Putting Doctrine Into Practice

The 8th chapter of the Bodhicaryavatara, titled “Perfection of Meditative Absorbtion,” can be looked at as the guide for putting all the doctrines previously discussed into practice. Before even embarking on a journey of becoming a Bodhisattva, one must follow the Buddhist doctrine of non-attachment and leave the personal life behind. All of the connections and relationships made, such as between family, friends, and other loved ones, must be dismissed if one is to become a Bodhisattva. This is because these human connection that we hold dear to ourselves will ultimately end in suffering, due to loss of life or loss of relationship.

Another Buddhist doctrine that is put into practice is the idea of No-Self. By denying the existence of a permanent self, you detach yourself from the ego that was conditioned by your upbringing, to help see equanimity among all beings of the universe. In this same vein of thought, in verse 102, Santideva says, “Without exception, no sufferings belong to anyone.” Here, Santideva is saying that the suffering of beings is dependently arisen, and therefore impermanent. It is thus the job of the Bodhisattva, to use the impermanence of suffering to his/her advantage and help rid the world of it.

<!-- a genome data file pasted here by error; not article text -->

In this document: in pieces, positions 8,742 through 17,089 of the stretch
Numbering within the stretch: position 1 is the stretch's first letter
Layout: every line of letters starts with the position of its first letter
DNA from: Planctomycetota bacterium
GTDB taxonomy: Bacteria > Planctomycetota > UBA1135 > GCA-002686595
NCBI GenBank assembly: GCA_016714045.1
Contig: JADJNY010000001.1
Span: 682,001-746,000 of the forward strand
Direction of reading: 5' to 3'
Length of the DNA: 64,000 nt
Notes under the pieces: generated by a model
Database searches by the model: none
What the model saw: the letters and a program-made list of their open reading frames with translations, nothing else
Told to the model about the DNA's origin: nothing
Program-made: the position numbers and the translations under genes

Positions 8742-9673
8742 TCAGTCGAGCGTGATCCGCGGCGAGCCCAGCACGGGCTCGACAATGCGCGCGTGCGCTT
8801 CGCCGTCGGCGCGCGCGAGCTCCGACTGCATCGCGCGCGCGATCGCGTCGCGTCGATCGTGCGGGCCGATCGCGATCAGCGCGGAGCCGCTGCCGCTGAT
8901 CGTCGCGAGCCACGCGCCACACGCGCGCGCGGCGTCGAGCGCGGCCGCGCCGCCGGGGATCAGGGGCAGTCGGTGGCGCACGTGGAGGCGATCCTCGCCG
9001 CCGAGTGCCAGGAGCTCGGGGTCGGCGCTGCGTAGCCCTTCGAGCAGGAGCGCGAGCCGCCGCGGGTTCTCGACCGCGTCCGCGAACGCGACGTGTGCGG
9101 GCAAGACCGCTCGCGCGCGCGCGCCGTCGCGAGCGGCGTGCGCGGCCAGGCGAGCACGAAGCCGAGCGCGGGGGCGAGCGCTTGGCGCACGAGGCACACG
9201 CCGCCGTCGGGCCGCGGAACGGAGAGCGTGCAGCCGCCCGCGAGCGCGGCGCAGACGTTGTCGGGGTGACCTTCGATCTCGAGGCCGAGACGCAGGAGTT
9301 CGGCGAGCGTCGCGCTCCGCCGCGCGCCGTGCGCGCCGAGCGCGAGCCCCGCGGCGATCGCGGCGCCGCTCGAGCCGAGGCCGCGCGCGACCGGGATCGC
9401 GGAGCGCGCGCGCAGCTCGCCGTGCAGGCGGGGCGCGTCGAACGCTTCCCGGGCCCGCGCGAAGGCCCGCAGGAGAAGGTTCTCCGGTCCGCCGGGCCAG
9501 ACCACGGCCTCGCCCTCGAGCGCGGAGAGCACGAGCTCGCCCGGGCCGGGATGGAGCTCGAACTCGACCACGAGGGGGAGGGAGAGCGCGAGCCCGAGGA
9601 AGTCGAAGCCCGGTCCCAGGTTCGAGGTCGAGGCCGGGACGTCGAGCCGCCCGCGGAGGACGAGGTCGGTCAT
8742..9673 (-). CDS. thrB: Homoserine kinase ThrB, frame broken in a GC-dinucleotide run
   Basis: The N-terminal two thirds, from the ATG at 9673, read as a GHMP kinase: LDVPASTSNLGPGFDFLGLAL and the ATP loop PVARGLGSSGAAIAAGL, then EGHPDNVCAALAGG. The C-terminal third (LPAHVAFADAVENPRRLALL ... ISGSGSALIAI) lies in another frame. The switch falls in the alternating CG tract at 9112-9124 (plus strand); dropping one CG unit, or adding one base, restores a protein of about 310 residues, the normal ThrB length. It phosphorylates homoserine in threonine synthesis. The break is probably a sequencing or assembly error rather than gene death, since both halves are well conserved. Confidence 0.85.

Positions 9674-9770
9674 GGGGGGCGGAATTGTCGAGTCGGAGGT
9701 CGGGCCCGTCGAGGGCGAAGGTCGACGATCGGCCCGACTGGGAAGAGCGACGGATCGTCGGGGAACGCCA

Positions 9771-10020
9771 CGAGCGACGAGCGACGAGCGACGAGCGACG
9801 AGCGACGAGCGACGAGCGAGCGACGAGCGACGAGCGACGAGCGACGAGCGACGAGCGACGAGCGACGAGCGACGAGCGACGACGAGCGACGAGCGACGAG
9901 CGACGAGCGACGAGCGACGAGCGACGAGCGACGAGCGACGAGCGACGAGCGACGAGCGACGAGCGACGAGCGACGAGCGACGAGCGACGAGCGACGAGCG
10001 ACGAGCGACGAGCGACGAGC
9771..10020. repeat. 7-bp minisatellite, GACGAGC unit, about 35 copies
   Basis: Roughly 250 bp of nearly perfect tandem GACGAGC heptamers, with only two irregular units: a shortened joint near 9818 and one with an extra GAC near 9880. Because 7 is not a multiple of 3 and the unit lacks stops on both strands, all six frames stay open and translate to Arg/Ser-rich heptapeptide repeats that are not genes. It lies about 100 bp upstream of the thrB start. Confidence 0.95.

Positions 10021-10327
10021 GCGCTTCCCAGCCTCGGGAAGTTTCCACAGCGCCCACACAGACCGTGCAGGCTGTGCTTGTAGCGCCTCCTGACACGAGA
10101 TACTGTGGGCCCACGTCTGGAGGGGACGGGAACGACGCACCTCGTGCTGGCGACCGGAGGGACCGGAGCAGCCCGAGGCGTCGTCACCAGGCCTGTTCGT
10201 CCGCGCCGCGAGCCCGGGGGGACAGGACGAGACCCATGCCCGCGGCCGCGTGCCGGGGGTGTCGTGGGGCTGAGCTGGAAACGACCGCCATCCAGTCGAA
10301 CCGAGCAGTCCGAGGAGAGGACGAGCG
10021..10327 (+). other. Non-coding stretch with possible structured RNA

One thought on “Putting Doctrine Into Practice”

  1. The importance of renunciation cannot be overemphasized, but we might want to consider what it means to “leave the personal life behind.” It may not be necessary to dismiss our loved ones and relationships if we can find a way to cultivate a kind of detachment alongside our love. This, in fact, is the challenge of the bodhisattva path. To remain equanimous, free from clinging, unattached, and non-grasping while simultaneously cultivating the most capacious, infinite, immeasurable compassion and love. Can we love others without clinging? If so, it might well be possible to combine the bodhisattva path with family life.

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